Spiral Movie Review
Spiral Movie Review Metadata
In a quest to find a better quality of life, Malik (Jeffrey Bowyer-Chapman) and Aaron (Ari Cohen) move their daughter Kayla (Jennifer Laporte) to a small town to start over in Spiral (2019). Malik and Aaron are the Others in this film, a gay couple trying to quietly live their lives and raise their daughter. They’re welcomed easily enough – Kayla finds a friend in next-door neighbor, Tyler (Ty Wood), and they mix well enough with the neighbors. Something is bothering Malik, however, whether it’s the weird behavior of his neighbors as seen through quickly closed curtains, or the cryptic message left on a crumpled sticky note. It’s a story of denial, and as Malik begins to eat his own tail, he finds conspiracies and plots against him and his family nearly everywhere. It’s not that his past is haunting him, a brutal attack a decade earlier left him broken and barely able to cope, but in his new home, there seems to be a pattern of murders, and Malik and Aaron are square in the targets.
Set in 1995, Spiral wants to give us the punch of suburban secrets while ostracizing others – be they Black, Gay, or simply new, however the set up is so familiar we don’t have to guess who the Big Bad are – they’re the smiling neighbors who are super eager to friend you while downplaying your suspicions. It’s a dark film as the country home Malik and Aaron share seems devoid of interior lights, so everything is a point of natural light smothered by interior shadows. The mystery of the town they’ve moved into or the murders that cycle every ten years aren’t answered so much as hinted upon, which is frustrating because if you’re going to give us some weird rural-cult, we’d better hear some chanting. For all of Malik’s out and proud posturing to Kayla, he’s too deeply wrapped in his own skin and paranoia to do more than get in his own way. He’s his own worst enemy, and it’s not the perceived actions of the neighbors that dog him, but how he thinks they see him, but what we’re left with is a man simply unable to cope with life in a new town.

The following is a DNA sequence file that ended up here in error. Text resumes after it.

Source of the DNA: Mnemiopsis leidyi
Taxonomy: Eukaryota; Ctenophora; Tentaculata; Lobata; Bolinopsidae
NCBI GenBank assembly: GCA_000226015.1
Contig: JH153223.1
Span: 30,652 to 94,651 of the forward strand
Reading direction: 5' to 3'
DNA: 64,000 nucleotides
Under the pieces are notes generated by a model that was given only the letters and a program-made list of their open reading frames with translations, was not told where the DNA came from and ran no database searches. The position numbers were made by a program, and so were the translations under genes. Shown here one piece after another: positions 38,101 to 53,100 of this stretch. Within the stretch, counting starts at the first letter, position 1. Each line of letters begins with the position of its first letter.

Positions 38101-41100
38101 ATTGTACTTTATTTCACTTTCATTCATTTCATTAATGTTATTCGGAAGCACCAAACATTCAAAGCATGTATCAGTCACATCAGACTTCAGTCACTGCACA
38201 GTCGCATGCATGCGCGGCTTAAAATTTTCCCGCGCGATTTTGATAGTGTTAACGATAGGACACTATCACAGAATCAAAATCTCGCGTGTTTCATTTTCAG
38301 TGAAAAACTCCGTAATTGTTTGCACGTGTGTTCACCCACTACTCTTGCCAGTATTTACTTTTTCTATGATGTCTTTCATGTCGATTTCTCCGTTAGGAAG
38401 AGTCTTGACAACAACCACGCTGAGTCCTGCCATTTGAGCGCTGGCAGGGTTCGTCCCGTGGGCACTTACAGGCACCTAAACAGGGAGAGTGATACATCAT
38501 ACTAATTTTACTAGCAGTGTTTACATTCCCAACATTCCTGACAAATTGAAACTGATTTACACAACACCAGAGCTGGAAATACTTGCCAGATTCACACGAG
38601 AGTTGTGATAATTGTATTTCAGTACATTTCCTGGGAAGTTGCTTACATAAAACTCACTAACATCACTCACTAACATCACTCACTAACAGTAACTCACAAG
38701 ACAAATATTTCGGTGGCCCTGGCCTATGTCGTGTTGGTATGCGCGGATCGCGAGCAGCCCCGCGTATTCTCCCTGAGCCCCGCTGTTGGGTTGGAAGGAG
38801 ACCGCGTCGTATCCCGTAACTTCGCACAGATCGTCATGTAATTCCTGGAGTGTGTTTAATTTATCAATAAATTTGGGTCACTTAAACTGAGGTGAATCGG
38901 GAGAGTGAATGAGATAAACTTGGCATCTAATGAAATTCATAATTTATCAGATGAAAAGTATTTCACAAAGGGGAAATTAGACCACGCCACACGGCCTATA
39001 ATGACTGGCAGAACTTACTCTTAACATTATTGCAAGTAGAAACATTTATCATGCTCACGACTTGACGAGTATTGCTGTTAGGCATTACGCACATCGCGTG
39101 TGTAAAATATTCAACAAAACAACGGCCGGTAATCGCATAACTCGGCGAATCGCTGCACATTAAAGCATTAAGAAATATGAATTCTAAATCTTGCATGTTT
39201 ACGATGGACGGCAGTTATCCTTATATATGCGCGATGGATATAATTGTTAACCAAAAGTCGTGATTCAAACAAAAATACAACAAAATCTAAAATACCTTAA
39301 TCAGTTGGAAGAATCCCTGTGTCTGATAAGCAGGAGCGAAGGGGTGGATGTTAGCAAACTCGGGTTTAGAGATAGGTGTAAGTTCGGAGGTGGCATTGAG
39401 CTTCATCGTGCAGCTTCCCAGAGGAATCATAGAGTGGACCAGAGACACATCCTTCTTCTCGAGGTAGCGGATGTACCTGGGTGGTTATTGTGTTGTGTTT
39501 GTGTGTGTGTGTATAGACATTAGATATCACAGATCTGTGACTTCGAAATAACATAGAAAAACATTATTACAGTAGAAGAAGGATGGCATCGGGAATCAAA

Had Spiral been a straight (ho-ho) film about a gay couple wanting to become members of a cult but barred because of their relationship, this movie would have had some punch. For all of the scenes of awkwardness and rejection, only Malik seems affected, so there’s a community that appears to want to bring them in, in their own dark-robed way but Malik’s focus on his own trauma and insecurities and guilt prevent him from integrating,
That may not be what Spiral was trying to say, but it was pretty muddy. I really wanted to like Spiral more than I did, but too many open questions, neat endings, and unexplained actions left me empty.
Spiral (2019) is rated R for swears, homophobia, vicious beatings, dead raccoons, hooded figures, some blood, a stabbing, and strangely specific self-loathing.
Spiral is streaming exclusively on Shudder.